Printing Access & Privileges

By Joseph S. Pete

Cheryl rushed into the library director’s office, and tried to catch her breath. She explained what she had seen, how the somewhat shady-looking man had been printing stacks of documents day after day, making her just slightly curious, and how she chanced to walk by one day while he was in the restroom and just happened to notice the entire stack of printouts was all insurance forms. It must be some type of forgery, some manner of insurance fraud, she concluded.

“Well, how can you be so sure?” Carole asked while shuffling through invoices from last month’s library association conference, barely glancing up.

“He printed the same insurance form out 100 times. Why would anyone need to do that? Anyone on the up-and-up I mean.”

“Well, everyone’s innocent until proven guilty,” Carole said, scrutinizing a receipt for a salmon entrée and idling wondering if an updated per diem policy was needed. “Maybe you should try to gather some more substantial evidence. Seems like nothing more than a hunch.”

Cheryl went about trying to verify her suspicion, feeling every bit like a detective or a spy. The gambit she settled on was obvious: she’d simply print something out of her own when he was on one of his printing binges, and would then have a credible pretext to sort through all the 8 ½ in. x 11 in. sheets while the printer pumped them out in one of its labored, overheated frenzies. It happened all the time; he would surely think nothing of it. Even if he were paranoid and on knife’s edge, he couldn’t reasonably question such a mundane act without setting off alarms.

After convincing herself he would do her no harm and mustering the requisite courage, Cheryl clicked print and strode straight-backed across the room to the printer. As she leafed through the pages, she noticed he was filing basically the same claim to scores of different insurance companies. Impulsively, after scanning around from the corners of her eyes, she grabbed one of the forms and shuffled it under her own printout, hoping he wouldn’t notice,that it wouldn’t be possible to keep track of so many different filings.

Too late.

Oh bloody hell, he was lumbering toward her with a nasty expression.

He hovered behind her.

Tense, still, motionless, Cheryl drew a deep breath.

Then she whirled around.

“These,” she primly declared, pushing a stack of printouts toward him, “must be yours.” She harrumphed and traipsed off before he could say anything.

She had nervously crumbled the printout in her clenched fist, but set it flat on the counter by the newly returned audiobooks and primly straightened it out.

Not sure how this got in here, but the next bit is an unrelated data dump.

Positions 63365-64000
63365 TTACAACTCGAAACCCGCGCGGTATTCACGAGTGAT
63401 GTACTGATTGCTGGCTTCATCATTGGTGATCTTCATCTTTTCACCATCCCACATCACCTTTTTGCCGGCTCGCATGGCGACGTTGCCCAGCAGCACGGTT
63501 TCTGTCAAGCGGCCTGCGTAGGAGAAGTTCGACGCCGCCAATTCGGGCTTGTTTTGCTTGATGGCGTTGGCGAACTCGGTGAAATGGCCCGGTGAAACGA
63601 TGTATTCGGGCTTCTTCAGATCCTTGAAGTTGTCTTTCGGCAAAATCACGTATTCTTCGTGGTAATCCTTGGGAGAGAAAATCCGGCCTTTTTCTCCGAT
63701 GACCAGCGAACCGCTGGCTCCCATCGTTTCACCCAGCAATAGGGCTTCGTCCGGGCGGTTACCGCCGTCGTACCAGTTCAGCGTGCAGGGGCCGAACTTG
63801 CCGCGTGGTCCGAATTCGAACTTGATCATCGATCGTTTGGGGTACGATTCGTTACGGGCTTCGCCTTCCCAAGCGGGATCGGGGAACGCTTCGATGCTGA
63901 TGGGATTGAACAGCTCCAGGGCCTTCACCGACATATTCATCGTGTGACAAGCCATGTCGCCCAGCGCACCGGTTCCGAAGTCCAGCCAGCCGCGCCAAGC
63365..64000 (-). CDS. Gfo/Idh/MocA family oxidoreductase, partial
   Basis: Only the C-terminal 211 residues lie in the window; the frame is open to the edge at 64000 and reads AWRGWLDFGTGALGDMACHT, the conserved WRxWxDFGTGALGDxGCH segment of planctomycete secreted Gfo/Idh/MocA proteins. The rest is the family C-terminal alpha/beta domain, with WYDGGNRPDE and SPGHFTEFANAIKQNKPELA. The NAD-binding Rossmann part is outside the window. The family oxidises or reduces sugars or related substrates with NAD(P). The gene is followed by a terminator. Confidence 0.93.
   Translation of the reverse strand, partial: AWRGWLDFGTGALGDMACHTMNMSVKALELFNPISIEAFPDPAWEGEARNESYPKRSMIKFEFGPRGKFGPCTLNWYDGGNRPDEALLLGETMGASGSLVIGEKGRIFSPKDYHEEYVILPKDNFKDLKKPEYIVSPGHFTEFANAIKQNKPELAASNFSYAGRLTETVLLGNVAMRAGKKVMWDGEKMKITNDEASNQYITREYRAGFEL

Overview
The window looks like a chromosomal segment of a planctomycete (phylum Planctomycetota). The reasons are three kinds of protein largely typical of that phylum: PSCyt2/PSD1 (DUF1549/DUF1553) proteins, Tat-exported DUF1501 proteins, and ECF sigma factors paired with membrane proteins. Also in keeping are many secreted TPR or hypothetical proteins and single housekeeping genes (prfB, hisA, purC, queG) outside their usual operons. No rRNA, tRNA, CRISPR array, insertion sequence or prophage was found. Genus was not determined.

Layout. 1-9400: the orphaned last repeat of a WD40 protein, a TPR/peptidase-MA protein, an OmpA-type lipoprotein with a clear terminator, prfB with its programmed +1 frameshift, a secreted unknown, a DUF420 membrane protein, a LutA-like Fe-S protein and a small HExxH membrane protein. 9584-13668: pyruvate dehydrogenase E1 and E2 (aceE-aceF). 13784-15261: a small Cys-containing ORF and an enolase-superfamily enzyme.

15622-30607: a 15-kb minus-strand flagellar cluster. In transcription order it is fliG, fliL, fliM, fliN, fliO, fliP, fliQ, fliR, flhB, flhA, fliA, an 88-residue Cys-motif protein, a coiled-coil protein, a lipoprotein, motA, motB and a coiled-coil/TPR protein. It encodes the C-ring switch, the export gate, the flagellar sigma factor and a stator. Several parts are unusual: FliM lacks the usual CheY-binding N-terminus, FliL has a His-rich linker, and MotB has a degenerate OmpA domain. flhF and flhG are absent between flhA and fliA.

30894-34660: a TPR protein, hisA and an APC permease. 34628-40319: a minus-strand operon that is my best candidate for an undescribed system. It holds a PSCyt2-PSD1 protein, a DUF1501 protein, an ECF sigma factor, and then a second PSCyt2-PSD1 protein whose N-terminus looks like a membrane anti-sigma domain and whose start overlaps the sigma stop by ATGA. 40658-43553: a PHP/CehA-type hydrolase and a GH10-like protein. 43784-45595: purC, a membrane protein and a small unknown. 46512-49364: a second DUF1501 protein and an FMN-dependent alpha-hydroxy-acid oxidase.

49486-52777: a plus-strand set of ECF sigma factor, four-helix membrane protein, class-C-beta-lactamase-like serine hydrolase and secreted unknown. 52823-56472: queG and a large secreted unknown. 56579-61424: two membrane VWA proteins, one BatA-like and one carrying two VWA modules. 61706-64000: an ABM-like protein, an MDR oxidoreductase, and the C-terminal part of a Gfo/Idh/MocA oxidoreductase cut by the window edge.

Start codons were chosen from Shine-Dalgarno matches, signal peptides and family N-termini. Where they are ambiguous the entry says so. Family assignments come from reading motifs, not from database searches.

Triumphantly, she studied the form again.

It was enough evidence for Carole, who gave Cheryl the clear to call the police. She did, and they almost immediately turned the investigation over the Federal Bureau of Investigations, which got everyone atwitter in the branch and throughout the library system.

The FBI set up a sting operation that was really just disguising an agent as an old fellow flipping through magazines while observing the man, who only started coming into the library branch maybe a month ago and ended up using the printer more than all the other patrons combined.

After a few days, the agent apparently gathered all the evidence he needed because he suddenly moved in and made an arrest, with no advance warning to the library staff. He confronted the man at the printer and then two more agents in blue windbreakers with FBI printed on the back stormed in. Large, almost improbably metallic-looking guns were holstered on their hips, though they never so much as reached for them.

All of the librarians and pages lined up behind the glass behind the counter, watching raptly. They read the man his Miranda Rights and handcuffed him right there, leading him out as befuddled patrons froze in place and stared. It was a lot of commotion, almost too much for a staid suburban branch library.

Cheryl was almost giddy the next time she reported to Carole, and ended up being recognized with an official commendation at the next library board meeting. Emails of praise poured in. Colleagues passed by and all said, as if following a script, that it was a brave, commendable thing she did and they wouldn’t have had the courage themselves.

Eventually, interest faded.

But not for Cheryl.

She closely followed the case as it played out in the paper and, after he pleaded guilty, decided to pull the court records herself. She was so curious to find out more, what was behind this whole mystery. She had never gotten the chance to accost the man and demand he explain himself.

The man had been in fact running an insurance scam, flooding insurers with claims that were just small enough where they wouldn’t send out an adjuster.

One bit of the probable cause affidavit caught her eye. The detectives who interviewed him asked why he printed out fraudulent documents in a public place where he might be caught, why he would ever do such a thing at a public library.

“Well,” he said, according to the transcript, “libraries always have the best printers.”

“The best printers?” a detective queried.

“It’s got to look convincing,” he continued. “The paperwork, I mean. Look, if I had the cash to buy a decent printer, I wouldn’t be out running a two-bit scam, now would I? I go to the library because it’s got the best printers.”

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Joseph S. Pete

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